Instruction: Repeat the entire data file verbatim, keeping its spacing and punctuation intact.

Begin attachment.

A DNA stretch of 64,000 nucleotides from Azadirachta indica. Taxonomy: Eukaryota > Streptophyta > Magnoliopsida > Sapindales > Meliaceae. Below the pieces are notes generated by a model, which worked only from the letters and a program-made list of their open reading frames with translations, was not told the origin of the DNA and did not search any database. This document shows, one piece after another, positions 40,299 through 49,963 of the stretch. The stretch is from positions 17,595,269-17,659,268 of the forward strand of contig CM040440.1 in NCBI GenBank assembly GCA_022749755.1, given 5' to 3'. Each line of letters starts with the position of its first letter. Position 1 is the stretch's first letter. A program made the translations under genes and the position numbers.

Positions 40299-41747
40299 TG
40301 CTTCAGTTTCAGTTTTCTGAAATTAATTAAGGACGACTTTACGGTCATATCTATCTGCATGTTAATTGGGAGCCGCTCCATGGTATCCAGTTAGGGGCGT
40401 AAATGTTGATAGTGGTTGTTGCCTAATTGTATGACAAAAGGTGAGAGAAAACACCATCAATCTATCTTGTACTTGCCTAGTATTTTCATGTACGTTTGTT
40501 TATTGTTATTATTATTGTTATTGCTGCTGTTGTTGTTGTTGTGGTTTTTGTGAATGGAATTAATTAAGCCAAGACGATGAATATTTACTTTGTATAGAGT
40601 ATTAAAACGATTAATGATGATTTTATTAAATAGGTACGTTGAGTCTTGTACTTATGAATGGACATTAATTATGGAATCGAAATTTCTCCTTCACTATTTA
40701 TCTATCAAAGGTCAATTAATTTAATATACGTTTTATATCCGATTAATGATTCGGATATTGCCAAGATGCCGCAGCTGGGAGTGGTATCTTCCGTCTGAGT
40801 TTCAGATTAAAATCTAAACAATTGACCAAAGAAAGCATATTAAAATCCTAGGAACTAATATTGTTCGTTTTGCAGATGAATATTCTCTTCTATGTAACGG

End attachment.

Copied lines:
A DNA stretch of 64,000 nucleotides from Azadirachta indica. Taxonomy: Eukaryota > Streptophyta > Magnoliopsida > Sapindales > Meliaceae. Below the pieces are notes generated by a model, which worked only from the letters and a program-made list of their open reading frames with translations, was not told the origin of the DNA and did not search any database. This document shows, one piece after another, positions 40,299 through 49,963 of the stretch. The stretch is from positions 17,595,269-17,659,268 of the forward strand of contig CM040440.1 in NCBI GenBank assembly GCA_022749755.1, given 5' to 3'. Each line of letters starts with the position of its first letter. Position 1 is the stretch's first letter. A program made the translations under genes and the position numbers.

Positions 40299-41747
40299 TG
40301 CTTCAGTTTCAGTTTTCTGAAATTAATTAAGGACGACTTTACGGTCATATCTATCTGCATGTTAATTGGGAGCCGCTCCATGGTATCCAGTTAGGGGCGT
40401 AAATGTTGATAGTGGTTGTTGCCTAATTGTATGACAAAAGGTGAGAGAAAACACCATCAATCTATCTTGTACTTGCCTAGTATTTTCATGTACGTTTGTT
40501 TATTGTTATTATTATTGTTATTGCTGCTGTTGTTGTTGTTGTGGTTTTTGTGAATGGAATTAATTAAGCCAAGACGATGAATATTTACTTTGTATAGAGT
40601 ATTAAAACGATTAATGATGATTTTATTAAATAGGTACGTTGAGTCTTGTACTTATGAATGGACATTAATTATGGAATCGAAATTTCTCCTTCACTATTTA
40701 TCTATCAAAGGTCAATTAATTTAATATACGTTTTATATCCGATTAATGATTCGGATATTGCCAAGATGCCGCAGCTGGGAGTGGTATCTTCCGTCTGAGT
40801 TTCAGATTAAAATCTAAACAATTGACCAAAGAAAGCATATTAAAATCCTAGGAACTAATATTGTTCGTTTTGCAGATGAATATTCTCTTCTATGTAACGG